I've often said, "it's harder to do bad advertising than it is to do good." And I don't know if you've noticed lately, but there is a lot of bad advertising out there. I've been watching the NCAA basketball tournament, so I know.
There's a couple who are so averse to talking about their retirement plans they go to extreme lengths not to talk about it. The wife purposely messes up the windows. The man busts the gutter and throws his car keys over the fence. Oh the hilarity.
There's another cloying version of the McPick Two jingle.
And there's car porn. Lots of car porn. On beautiful, dimly lit urban streets. On windy mountain roads. And streaking across desert flats. All accompanied with the worst voiceover copy that seems to have been written by a brain dead committee of twelve.
I don't have anything on the air, but I'm just as guilty for polluting corporate boardrooms as anyone else. It's how I put food on my family's diner table.
Decks and Checks.
What makes bad advertising so difficult is that it starts out bad --mostly because the client has asked for something bad -- trying to cram 10 lbs. of horseshit into a bag clearly designed for only 5lbs. of horseshit.
And then it only gets worse. There are meetings. Revisions. More meetings. More horseshit.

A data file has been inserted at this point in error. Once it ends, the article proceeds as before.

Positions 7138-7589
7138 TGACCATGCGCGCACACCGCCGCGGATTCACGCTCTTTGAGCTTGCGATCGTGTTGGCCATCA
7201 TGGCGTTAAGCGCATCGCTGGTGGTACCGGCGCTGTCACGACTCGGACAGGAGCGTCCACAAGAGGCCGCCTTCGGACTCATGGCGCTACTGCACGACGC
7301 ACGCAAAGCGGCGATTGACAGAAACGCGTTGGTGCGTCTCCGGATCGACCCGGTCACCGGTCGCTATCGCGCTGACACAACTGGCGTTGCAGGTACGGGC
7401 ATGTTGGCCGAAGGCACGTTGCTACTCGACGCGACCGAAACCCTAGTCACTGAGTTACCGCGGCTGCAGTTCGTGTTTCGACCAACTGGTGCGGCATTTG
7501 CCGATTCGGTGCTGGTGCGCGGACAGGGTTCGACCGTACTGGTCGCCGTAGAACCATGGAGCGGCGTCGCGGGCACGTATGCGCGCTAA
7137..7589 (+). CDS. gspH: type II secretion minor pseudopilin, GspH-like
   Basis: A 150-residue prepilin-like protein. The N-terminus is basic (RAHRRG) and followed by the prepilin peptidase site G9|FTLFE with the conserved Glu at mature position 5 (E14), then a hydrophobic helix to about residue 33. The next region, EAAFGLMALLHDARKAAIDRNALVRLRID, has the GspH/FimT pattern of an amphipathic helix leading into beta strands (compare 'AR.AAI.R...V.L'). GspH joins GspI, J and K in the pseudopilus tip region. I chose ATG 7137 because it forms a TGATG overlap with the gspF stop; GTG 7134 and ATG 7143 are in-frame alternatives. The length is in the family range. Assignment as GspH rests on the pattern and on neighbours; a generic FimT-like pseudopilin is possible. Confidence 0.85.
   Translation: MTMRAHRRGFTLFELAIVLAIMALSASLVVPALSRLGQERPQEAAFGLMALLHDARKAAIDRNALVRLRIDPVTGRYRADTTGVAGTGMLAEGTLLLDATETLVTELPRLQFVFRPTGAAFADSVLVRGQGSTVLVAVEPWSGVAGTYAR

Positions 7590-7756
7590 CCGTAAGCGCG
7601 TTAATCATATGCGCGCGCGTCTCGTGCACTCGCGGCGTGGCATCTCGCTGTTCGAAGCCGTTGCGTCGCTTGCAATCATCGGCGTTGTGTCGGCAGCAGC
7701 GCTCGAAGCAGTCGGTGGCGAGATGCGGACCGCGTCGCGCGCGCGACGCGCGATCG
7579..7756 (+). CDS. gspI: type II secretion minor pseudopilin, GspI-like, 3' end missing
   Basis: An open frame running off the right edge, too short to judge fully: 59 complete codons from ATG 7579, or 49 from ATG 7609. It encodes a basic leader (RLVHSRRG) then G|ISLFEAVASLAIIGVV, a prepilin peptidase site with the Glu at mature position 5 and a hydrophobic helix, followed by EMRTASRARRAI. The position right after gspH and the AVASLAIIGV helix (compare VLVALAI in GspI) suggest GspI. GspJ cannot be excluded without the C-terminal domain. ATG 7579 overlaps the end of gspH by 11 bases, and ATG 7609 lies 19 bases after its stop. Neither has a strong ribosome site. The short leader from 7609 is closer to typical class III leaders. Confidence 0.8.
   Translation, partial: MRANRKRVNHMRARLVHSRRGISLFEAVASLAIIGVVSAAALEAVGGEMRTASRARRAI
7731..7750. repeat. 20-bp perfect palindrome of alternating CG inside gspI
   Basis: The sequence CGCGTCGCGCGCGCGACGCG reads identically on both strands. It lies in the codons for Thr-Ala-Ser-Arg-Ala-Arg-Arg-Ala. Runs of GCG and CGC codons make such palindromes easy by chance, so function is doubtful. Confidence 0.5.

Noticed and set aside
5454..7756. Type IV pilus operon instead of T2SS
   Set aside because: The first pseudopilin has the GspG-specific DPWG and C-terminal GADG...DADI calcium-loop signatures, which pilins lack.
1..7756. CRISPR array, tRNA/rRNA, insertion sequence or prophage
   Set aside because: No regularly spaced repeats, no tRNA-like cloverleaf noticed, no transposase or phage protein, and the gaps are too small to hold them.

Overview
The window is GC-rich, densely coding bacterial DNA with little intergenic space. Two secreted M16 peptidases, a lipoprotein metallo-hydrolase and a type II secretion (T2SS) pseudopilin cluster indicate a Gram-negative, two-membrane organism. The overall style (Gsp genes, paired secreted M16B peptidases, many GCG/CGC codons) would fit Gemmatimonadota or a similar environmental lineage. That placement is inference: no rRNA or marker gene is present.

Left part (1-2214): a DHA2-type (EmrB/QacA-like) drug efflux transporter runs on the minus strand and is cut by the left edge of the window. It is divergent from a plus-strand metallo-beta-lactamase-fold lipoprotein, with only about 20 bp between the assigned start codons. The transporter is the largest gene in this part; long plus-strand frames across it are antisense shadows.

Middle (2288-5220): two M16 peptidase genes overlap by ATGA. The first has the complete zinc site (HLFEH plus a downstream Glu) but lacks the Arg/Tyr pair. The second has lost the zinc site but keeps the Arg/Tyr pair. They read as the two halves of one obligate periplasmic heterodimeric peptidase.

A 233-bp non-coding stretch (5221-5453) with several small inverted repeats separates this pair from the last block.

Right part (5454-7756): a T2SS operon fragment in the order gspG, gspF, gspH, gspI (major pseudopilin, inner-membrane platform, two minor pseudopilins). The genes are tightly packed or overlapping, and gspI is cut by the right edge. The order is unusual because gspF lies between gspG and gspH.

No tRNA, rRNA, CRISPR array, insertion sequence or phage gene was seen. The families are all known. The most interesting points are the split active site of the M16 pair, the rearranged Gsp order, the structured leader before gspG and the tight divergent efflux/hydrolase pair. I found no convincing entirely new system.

And then, when the turd has been finely polished, it is offered up before the Media Department, the new overlords of the advertising kingdom.
"These are great, but we only bought 15 second spots. Can you make these work in 15 seconds?"
Of course we can. Because we are professionals. We see problems as opportunities. And we relish a good challenge.
I'd like a different kind of challenge.
For once I'd like a Creative Director to look over the work, turn to me and say, "Can you push it even further? Can you give it more edge? Can you increase the tension and make this thing -- could be a spot, a print piece, or even a digital idea -- more impactful? Can you do that Mr. Creative Guy?"
But, as a fellow trench-dweller, you know that's not what happens. The changes we're asked to make are of a more mundane nature.
The client doesn't like the word, tangy. Or, plus. Or, affordable.
We don't have the budget for an elephant, can it be a very large dog?
Can you say the name of the product in the first 6 seconds?
When I started writing this blog, I jokingly named it RoundSeventeen as a hat tip to the ridiculous number of changes we need to make in order to get a Skip Ad on the air or on a YouTube preroll. Seventeen seemed excessive. And properly connoted the dysfunctional nature of the creative process.
That was way back in 2009.
Today, a piece of work can go through 17 rounds of revisions before I take my noontime swim.